King Josiah proved faithful to YHWH; many of his subjects did not. Zephaniah warned idolatrous and sinful Judah that judgment was coming unless they repented.
Zephaniah is the thirty-sixth book in most English Bibles; in the Hebrew Bible it is part of the Nevi’im, the Prophets; in the Greek Septuagint Zephaniah is the ninth of the Duodecim (Latinized; Dodeka in Greek), “the Twelve.” Zephaniah (“YHWH has hidden/protected”) was the son of Cushi, son of Gedaliah, son of Amariah, son of Hezekiah, and prophesied in the days of Josiah (640-609 BCE; Zephaniah 1:1). Perhaps Zephaniah is the direct descendant of Hezekiah king of Judah; “Cushi” means Cushite, or Ethiopian, and may mean that Zephaniah is part Ethiopian. Zephaniah prophesies the imminent day of YHWH which will come upon Judah and its neighbors while extending hope in the latter days.
The book of Zephaniah begins with YHWH’s declaration of judgment: all would be wiped out and cut off, for YHWH would stretch out His hand against Judah and Jerusalem for their idolatrous behavior and unwillingness to follow or inquire of Him (Zephaniah 1:2-6). Zephaniah then described the day of YHWH as a day of sacrifice; all who have committed idolatry, violence, and fraud would be punished; laments would be heard throughout the city, for YHWH would punish all those who believed He would do neither good nor ill (Zephaniah 1:7-12). All of their possessions would be taken by others; the day of YHWH was near and would be bitter, full of wrath, ruin, devastation, and darkness against the cities of Judah (Zephaniah 1:13-16). YHWH would bring distress on mankind on account of their sin: their blood would be poured out on the ground, their riches would provide no benefit to them, and none would be able to stand before Him; He would bring them all to an end (Zephaniah 1:17-18). And yet Zephaniah held out hope for Judah: if they sought YHWH in humility and did what He commanded before the day of destruction they might be preserved from His anger (Zephaniah 2:1-3).
Zephaniah saw that the day of YHWH would not come upon Judah alone. The cities of the Philistines would also be laid waste; Judah would eventually take over the land when YHWH would restore their fortunes (Zephaniah 2:4-7). The Moabites and Ammonites had taunted the people of YHWH; they would become as Sodom, destroyed and plundered; all the lands of the nations would bow down to YHWH (Zephaniah 2:8-11). The Cushites of Ethiopia would not be spared either (Zephaniah 2:12). YHWH would stretch out His hand against the Assyrians and make Nineveh a desolation; they boasted in greatness but would be made a wilderness, an object of mockery (Zephaniah 2:13-15).
Zephaniah pronounced woe and disaster upon Jerusalem as a rebellious, defiled, oppressing city (Zephaniah 3:1): she did not trust in YHWH, her officials and judges oppressed the powerless; the prophets were treacherous; the priests defiled that which was holy; yet YHWH is righteous and just (Zephaniah 3:2-5). YHWH has destroyed cities and nations, hoping that Judah would revere Him and be chastened; His people proved even more rebellious, and the day would come upon which He would pour out His wrath upon them (Zephaniah 3:6-8).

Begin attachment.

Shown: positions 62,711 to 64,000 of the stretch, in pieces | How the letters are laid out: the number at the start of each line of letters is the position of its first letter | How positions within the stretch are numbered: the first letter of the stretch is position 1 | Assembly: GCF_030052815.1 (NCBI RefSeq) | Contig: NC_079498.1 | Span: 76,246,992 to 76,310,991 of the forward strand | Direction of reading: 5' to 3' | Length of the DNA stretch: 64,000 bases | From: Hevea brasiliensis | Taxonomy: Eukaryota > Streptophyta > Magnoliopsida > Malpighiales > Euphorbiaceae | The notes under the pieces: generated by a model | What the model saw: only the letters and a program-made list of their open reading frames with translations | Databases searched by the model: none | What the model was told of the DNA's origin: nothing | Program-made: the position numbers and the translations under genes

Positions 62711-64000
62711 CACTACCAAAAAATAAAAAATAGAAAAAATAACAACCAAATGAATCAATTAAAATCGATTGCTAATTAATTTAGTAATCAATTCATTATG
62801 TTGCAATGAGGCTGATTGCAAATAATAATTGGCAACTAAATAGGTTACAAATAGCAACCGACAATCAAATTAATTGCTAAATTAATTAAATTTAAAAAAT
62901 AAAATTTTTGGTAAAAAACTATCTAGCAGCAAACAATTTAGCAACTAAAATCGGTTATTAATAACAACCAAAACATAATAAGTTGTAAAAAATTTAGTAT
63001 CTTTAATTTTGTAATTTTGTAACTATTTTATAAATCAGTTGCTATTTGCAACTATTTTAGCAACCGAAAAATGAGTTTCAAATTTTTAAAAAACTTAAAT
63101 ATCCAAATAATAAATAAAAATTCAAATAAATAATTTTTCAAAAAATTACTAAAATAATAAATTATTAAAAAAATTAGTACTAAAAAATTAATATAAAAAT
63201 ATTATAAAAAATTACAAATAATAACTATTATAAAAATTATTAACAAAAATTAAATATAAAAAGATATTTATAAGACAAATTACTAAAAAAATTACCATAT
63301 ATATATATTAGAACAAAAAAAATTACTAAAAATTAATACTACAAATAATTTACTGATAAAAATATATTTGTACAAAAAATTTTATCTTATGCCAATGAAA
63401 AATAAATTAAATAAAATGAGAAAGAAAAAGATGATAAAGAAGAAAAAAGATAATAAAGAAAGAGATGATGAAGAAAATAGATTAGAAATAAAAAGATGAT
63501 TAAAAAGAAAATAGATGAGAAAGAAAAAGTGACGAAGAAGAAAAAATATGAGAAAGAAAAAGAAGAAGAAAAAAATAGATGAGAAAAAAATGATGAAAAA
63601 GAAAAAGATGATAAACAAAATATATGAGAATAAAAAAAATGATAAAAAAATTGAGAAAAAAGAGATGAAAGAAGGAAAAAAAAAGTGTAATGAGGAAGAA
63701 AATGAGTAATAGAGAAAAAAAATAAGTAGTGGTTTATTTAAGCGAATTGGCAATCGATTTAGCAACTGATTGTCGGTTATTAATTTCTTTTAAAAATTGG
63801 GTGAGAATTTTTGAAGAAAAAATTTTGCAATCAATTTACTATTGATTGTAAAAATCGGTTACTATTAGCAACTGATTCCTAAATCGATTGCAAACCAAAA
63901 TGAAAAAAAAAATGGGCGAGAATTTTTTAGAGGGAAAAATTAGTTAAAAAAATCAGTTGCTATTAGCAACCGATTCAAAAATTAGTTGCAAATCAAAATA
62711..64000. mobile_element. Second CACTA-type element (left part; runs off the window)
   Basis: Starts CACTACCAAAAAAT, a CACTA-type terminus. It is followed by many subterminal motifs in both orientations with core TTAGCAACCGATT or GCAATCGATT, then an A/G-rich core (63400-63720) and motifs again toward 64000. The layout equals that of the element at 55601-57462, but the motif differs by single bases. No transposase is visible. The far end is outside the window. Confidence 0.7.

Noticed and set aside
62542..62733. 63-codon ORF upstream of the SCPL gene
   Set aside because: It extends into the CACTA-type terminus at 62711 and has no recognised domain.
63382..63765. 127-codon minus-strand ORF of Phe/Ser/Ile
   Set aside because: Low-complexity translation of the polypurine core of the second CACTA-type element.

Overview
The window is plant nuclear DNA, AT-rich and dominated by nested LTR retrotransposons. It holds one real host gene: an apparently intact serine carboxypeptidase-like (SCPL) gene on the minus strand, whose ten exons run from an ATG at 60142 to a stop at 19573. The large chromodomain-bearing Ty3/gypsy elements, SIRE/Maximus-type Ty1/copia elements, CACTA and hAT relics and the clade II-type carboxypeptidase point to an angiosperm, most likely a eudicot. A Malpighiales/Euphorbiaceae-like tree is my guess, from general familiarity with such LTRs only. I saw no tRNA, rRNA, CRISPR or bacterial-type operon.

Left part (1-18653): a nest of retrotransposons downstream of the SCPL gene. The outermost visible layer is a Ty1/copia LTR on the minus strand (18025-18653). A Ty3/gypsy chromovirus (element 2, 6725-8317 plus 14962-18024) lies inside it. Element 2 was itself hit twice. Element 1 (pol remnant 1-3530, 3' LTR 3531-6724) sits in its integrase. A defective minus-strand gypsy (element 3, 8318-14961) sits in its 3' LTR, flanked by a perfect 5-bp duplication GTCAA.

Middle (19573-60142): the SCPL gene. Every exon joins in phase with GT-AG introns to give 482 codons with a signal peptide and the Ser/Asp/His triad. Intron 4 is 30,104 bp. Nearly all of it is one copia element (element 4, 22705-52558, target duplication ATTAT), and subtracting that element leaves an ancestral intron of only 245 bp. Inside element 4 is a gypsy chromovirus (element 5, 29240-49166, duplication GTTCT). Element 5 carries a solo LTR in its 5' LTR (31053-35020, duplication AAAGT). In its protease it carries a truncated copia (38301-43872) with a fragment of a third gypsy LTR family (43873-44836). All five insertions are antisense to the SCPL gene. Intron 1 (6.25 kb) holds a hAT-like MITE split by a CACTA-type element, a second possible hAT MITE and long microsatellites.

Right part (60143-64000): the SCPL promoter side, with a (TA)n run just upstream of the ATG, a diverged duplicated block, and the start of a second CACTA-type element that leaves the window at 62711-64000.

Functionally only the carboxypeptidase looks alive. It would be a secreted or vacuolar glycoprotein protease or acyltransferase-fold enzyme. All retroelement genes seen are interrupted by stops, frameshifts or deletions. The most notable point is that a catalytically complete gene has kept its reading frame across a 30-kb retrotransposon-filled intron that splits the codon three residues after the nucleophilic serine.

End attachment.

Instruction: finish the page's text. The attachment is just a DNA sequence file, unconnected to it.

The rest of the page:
Yet Zephaniah then envisioned a time when YHWH would restore the fortunes of His people. At that time YHWH would change the speech of the nations so that they could call upon His name and serve Him; all the diaspora would return and bring Him offerings; the shameful deeds and persons of Israel would be removed and a humble, lowly people who seek refuge in YHWH would remain, and none would make them afraid (Zephaniah 3:9-13). Israel would then rejoice, for YHWH will have removed His judgments from upon them; King YHWH would again be in their midst, and none would make them afraid; the oppressors will be dealt with, the marginalized would be saved, and Israel would be renowned and praised throughout the earth when YHWH will have restored their fortunes (Zephaniah 3:14-20).
While Israel tended to prove more faithful to YHWH when her kings were faithful to Him, and less faithful when her kings were not faithful, Zephaniah reminds us that the king and the nation were not always in lock step. Josiah was a faithful king and reformer (2 Kings 21:26-23:20), but plenty within Judah had no desire to be reformed!
Zephaniah’s warnings proved prescient. Assyria fell near the end of Josiah’s reign; within 30 years Jerusalem and Judah were destroyed and its people exiled (cf. 2 Kings 25:1-21). Yet Zephaniah’s vision of future restoration came to pass as well: God made Jesus of Nazareth, a descendant of David, Lord and Christ, the King, and all among the nations are called to come forth and serve Him (Ephesians 3:1-13). May we draw near to God through Christ and serve Him!
Ethan R. Longhenry